The physical geography of Liguria has been already described in the article of ITALY. All the rivers which take their rise on the northern slope of the mountains ultimately discharge their waters into the Po; of these by much the most considerable is the Tanaro, which receives the tributary streams of the Stura and the Bormida, while to the east of it flow the Serivia and the Trebia, celebrated by the victory of Hannibal over the Romans. This last stream, according to the division of Augustus, formed the boundary between Liguria and Gaul south of the Po. The streams which flow from the Apennines southward to the sea are for the most part inconsiderable, and mere mountain torrents. But the Magra, which forms the limits of the province on the east, is an important stream, and brings with it the waters of its tributary, the Boactes or Vara, On the west also the Var is a river of considerable magnitude, which forms a natural boundary on this side between Liguria and Gaul, as it long constituted their political limit. The Rutuba or Roya, a little farther east, is also a considerable river, descending through a deep mountain valley from the Col di Tenda.
The principal Ligurian tribes were (1) the Apuani, inhabiting the valley of the Magra, including the district known in modern times as the Lunigiana ; (2) the Friniates, on the northern slope of the Apennines towards Modena ; (3) the Briniates, in the valley of the Vara ; (4) the Genuates, around Genoa; (5) the Veturii, immediately west of the preceding ; (6) the Ingauni, whose capital was Albium Ingaunum, still called Albenga; (7) the Intemelii, whose chief city still retains the name of Vintimiglia ; and (8) the Vediantii, extending thence to the Var. North of the Apennines the most important tribes were the Vagienni, who held the whole mountain tract from the Monte Viso and the sources of the Po to the Tanaro ; and the Statielli, east of them, whose chief town was Aquae Statiellm or Acqui.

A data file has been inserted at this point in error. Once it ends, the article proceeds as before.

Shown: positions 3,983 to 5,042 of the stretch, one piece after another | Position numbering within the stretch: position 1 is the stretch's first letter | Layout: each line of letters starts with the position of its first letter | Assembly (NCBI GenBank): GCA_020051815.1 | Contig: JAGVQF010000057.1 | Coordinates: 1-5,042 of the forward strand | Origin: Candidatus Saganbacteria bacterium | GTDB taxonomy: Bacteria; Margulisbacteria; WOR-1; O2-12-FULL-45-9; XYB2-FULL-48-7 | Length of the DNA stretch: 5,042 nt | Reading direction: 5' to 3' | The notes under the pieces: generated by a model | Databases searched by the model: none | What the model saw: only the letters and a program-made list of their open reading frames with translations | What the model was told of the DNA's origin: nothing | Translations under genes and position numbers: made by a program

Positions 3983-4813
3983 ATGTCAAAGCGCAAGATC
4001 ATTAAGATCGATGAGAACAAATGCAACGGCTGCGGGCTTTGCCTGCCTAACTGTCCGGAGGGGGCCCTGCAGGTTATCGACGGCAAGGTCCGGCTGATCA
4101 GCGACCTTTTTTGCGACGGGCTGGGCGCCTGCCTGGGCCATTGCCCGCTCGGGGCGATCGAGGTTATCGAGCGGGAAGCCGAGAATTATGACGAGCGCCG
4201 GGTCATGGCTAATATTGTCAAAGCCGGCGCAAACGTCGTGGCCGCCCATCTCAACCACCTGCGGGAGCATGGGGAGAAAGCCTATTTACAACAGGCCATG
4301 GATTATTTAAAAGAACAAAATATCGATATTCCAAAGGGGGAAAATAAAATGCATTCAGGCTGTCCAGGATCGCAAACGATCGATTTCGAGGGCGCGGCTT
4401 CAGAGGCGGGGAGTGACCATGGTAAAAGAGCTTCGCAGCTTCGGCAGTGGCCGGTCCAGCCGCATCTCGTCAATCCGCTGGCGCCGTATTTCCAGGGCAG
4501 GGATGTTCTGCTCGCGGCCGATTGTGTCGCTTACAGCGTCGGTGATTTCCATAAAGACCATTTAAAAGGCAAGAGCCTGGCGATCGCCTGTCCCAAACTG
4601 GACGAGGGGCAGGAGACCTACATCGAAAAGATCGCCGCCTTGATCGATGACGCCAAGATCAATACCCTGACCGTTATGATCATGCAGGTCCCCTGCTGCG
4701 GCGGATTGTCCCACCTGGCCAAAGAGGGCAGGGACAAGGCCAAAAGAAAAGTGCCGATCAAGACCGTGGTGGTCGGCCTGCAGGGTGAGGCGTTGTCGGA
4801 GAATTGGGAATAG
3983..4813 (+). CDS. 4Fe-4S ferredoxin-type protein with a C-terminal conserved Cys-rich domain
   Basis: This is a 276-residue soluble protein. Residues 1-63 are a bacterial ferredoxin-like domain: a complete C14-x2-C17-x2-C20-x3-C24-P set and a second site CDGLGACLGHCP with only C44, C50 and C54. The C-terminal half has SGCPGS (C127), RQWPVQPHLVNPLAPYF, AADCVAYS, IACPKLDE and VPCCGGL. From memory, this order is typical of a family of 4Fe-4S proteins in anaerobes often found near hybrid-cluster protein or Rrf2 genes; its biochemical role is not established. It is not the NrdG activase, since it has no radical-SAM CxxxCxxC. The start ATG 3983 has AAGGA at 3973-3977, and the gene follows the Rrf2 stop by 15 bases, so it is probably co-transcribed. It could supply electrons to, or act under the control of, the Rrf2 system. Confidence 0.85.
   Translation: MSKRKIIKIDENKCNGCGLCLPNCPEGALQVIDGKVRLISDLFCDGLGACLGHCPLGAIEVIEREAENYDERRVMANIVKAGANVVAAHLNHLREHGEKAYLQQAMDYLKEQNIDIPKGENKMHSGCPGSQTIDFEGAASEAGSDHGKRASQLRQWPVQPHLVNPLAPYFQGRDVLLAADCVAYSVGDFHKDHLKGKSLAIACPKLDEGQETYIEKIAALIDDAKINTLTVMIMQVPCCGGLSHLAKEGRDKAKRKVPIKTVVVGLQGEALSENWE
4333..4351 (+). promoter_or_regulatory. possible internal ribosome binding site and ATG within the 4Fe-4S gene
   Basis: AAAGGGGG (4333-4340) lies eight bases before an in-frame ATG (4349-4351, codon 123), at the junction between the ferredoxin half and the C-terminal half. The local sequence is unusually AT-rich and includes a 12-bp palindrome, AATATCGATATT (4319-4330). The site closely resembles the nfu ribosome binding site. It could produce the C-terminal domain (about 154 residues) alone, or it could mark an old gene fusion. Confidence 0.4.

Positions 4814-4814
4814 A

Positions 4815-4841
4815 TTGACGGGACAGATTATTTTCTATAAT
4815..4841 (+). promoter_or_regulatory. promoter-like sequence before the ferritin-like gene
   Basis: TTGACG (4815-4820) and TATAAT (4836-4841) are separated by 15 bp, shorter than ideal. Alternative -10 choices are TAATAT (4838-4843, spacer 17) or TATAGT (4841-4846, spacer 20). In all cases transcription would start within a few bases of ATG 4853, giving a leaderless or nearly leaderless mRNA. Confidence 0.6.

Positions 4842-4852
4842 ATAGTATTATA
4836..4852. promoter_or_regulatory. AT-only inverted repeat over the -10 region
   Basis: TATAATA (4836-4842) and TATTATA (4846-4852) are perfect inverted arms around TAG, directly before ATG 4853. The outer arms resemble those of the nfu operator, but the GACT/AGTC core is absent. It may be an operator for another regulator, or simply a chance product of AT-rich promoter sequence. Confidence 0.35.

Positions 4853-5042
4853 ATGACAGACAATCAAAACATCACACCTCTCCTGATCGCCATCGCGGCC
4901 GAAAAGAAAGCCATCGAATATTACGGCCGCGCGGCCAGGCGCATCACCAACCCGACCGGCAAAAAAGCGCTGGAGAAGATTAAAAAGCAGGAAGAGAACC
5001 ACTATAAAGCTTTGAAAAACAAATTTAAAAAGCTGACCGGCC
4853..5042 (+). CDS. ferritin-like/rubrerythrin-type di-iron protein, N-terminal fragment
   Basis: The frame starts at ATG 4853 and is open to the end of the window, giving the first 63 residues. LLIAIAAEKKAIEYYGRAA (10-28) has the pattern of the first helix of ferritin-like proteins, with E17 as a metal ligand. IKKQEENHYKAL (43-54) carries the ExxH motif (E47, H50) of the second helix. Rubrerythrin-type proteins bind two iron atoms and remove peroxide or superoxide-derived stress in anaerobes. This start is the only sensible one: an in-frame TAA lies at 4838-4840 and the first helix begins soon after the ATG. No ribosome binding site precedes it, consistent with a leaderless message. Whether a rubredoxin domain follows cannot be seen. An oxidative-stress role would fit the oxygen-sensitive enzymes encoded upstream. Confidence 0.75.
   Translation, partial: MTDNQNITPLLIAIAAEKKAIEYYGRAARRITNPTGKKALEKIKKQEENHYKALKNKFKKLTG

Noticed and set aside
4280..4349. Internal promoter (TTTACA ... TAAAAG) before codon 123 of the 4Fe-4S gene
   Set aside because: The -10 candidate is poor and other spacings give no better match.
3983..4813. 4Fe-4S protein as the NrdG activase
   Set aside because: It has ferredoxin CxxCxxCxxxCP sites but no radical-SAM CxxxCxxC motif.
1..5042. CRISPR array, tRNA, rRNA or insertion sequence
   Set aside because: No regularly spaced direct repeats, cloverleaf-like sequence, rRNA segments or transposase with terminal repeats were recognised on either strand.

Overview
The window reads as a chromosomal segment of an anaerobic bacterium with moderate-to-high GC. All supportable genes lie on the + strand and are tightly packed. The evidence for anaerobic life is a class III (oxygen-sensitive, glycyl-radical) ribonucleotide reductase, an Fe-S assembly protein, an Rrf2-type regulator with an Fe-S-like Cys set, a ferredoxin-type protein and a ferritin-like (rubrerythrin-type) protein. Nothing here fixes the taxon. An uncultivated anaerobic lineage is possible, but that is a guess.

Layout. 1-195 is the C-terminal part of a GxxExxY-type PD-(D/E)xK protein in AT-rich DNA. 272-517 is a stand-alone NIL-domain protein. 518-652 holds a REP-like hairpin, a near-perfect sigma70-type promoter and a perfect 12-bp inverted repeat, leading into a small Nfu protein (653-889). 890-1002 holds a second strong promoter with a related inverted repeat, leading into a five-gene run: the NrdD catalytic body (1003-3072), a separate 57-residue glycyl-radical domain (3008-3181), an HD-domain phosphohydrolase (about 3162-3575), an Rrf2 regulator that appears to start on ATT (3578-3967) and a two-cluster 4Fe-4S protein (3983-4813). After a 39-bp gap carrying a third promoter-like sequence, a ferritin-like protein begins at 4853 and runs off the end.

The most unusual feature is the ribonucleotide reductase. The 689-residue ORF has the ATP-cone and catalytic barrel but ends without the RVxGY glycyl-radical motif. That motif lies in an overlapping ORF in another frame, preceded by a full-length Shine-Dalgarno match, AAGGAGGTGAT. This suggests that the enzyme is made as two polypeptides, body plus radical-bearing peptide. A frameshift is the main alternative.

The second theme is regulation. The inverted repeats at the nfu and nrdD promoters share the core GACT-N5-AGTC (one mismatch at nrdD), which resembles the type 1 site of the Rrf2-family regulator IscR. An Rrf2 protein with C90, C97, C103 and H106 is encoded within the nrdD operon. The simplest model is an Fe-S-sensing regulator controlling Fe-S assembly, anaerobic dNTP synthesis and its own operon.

The chief city on the Ligurian sea-coast was, in ancient as in modern times, that of Genoa, which combined an excellent natural port with a central position, and easy communications with the interior. West of it, along the coast, were Veda Sabbata (Vado, near Savona), Albium Ingaunum (Albenga), Albium Intemelium (Vintimiglia), the Portus Herculis Monceci (Monaco), and Nicma (Nice), which was founded by a colony from Massilia. In its immediate vicinity was the Roman town of Cemenelium (Cimiez). On the northern slope of the Apennines were several considerable towns, almost all of them of Roman origin. The chief of these were Augusta Vagiennorum (Rene), Alba Pompeia, Asta, Aqua; Statiellee, Dertona (Tortona), and Iria (Voghera), but none of them attained to anything like the same prosperity and importance as the great cities of Cisalpine Gaul. The towns on the eastern Riviera, between Genoa and the Gulf of Spezia, were inconsiderable places ; and even on the shores of that gulf, forming the magnificent port called the Portus Lime, there was never any town of importance, Luna itself being some distance inland, and within the confines of Etruria. B.)